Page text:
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Easy Indian - Dal and Biryani

 
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empkae



Joined: 25 Apr 2007
Posts: 3

PostPosted: Sun Jan 20, 2008 4:09 pm    Post subject: Easy Indian - Dal and Biryani Reply with quote

I recently toured north and south India with a small group for a month. The food was a most important aspect of the fun we had. We sampled anything and everything from any source. It was curious that near the end of the tour there were 3 favorite menu items out of dozens sampled - thali, biryani, and dal. Thali is an amazing sampler of several small savory stews and yogurts that are dipped up with naan or stirred in a ball of rice. Of course it is often eaten only with the right hand, no utensils. Biryani and dal are much simpler dishes that are cheap and satisfying.

When I returned home I set about re-creating my own Indian food. Thali seemed to be a daunting undertaking for a beginner, so I took on dal and biryani - 2 simple peasant foods - cheap, nutritious, and delicious. After many experiments, some that ended up being discarded, I have put together a couple recipes that consistently produce a delicious outcome from easy to find ingredients. They are not hard and fixed recipes. I use them as an outline and change them a bit every time. They are also under seasoned to better suit serving to timid dinner guests. I always heat up my own portions substantially. Either recipe will serve 4 hungry adults.

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Easy Dal

2 Tbls coconut or olive oil
1 onion coarsely chopped
1 Tbl garlic chopped (4-5 cloves)
2 tsp cumin seeds
tsp ground cardamom
2 cups uncooked lentils (washed and stones removed)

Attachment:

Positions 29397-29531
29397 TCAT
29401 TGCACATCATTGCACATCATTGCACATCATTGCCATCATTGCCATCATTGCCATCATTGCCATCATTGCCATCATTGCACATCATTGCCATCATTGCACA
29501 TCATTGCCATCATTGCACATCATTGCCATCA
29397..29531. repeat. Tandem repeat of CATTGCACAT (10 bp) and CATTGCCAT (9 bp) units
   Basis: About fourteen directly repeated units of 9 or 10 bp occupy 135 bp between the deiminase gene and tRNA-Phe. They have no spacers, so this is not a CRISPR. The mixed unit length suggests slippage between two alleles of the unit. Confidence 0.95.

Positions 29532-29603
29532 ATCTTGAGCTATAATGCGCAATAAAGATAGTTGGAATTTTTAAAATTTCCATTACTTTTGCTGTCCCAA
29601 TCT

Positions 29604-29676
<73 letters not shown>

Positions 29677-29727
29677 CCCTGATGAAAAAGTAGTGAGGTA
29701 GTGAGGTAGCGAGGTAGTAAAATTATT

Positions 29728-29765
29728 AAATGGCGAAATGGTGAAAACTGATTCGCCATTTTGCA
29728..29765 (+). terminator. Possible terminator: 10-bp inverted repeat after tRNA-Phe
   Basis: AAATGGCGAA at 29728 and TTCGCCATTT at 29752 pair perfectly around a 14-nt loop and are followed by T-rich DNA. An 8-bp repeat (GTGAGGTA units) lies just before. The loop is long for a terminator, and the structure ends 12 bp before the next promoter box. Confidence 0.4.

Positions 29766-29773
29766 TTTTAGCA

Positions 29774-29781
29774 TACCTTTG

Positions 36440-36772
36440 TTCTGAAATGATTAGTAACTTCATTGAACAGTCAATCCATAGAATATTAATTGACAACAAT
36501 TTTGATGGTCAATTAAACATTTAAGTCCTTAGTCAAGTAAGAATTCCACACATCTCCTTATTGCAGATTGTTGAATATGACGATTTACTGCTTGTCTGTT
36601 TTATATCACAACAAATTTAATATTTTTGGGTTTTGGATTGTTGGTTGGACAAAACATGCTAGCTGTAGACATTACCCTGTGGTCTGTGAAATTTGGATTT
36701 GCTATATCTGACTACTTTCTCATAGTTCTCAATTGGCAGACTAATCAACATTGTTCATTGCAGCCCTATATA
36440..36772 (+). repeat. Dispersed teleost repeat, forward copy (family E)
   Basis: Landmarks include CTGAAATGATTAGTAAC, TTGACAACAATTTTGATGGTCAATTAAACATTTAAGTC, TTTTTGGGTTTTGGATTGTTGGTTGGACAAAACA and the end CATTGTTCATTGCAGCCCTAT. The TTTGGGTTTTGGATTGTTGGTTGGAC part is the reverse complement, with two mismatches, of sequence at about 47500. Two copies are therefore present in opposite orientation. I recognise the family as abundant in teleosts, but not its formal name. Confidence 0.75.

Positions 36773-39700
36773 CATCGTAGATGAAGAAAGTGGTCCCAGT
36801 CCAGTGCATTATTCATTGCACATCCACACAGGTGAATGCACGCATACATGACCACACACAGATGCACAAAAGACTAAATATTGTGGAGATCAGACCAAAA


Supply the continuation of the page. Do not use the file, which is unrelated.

4 cups broth chicken or vegetable (substitute some coconut milk)
1 cup plain yogurt
1 cups chopped tomatoes, fresh or canned, (or 1 cups green salsa)
2 Tbl grated ginger or galanga
1 chopped jalapeno pepper (optional)
1 tsp ground turmeric
1 bunch fresh cilantro greens chopped



Heat oil in wok or other large pan (with cover available for later use.)

Saute onion for 1-2 minutes. (Or hold some/all to add last for fresh onion taste.)

Add garlic, cumin, and cardamom. Saute 1-2 minutes, until fragrant.

Add broth, lentils, yogurt, tomatoes, ginger, jalapeno, and turmeric.

Stir and bring to a boil.

Reduce heat to barely boiling and cover.

Stir often.

Check lentils every 15 minutes until cooked tender and no raw flavor, usually about 45 minutes total.

Should finish with a very thick soup consistency. If too thin, stir in some mashed potatoes, or other starchy thickening vegetable. If too thick, stir in more broth.

Stir 1/2 of the chopped cilantro, then top with the balance of the cilantro just before serving.

Top with yogurt and serve with rice, or flat bread. Tortillas are good.

Even better as leftovers!

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Easy Chicken Biryani

1 to 2 pounds chicken pieces (dark is better) or cubed firm tofu
1 onion coarsely chopped
1 Tbl garlic chopped (4-5 cloves)
coconut or olive oil
2 tsp ground clove
2 tsp ground cardamom
2 tsp cumin seeds
1 cups plain yogurt
1 tsp salt
1 Tbl grated ginger or galanga
1 tsp ground tumeric
2 cups rinsed jasmine or basmati rice (jasmine for sticky biryani, basmati for fluffy biryani)
3 cups broth, chicken or vegetable (or substitute some coconut milk)
1 bunch chopped fresh cilantro greens

Heat oil in very large pan or wok (that has a cover to be used later.) Brown chicken about 5 minutes.
Add onion, garlic, clove, cardamom, and cumin. Saute for 1 2 minutes, until fragrant.

Add yogurt, salt, ginger, and tumeric. Stir. Simmer until liquid reduced to about 1 cup. Stir occasionally.

Add rice and broth. Stir to cover rice with liquid. Bring to boil, then cover and reduce to simmer for about 20 minutes, or until liquid absorbed and rice tender.

Stir in 2/3 of the chopped cilantro, then top with the balance of the cilantro just before serving.

Very good as left-overs! Maybe better.
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Watt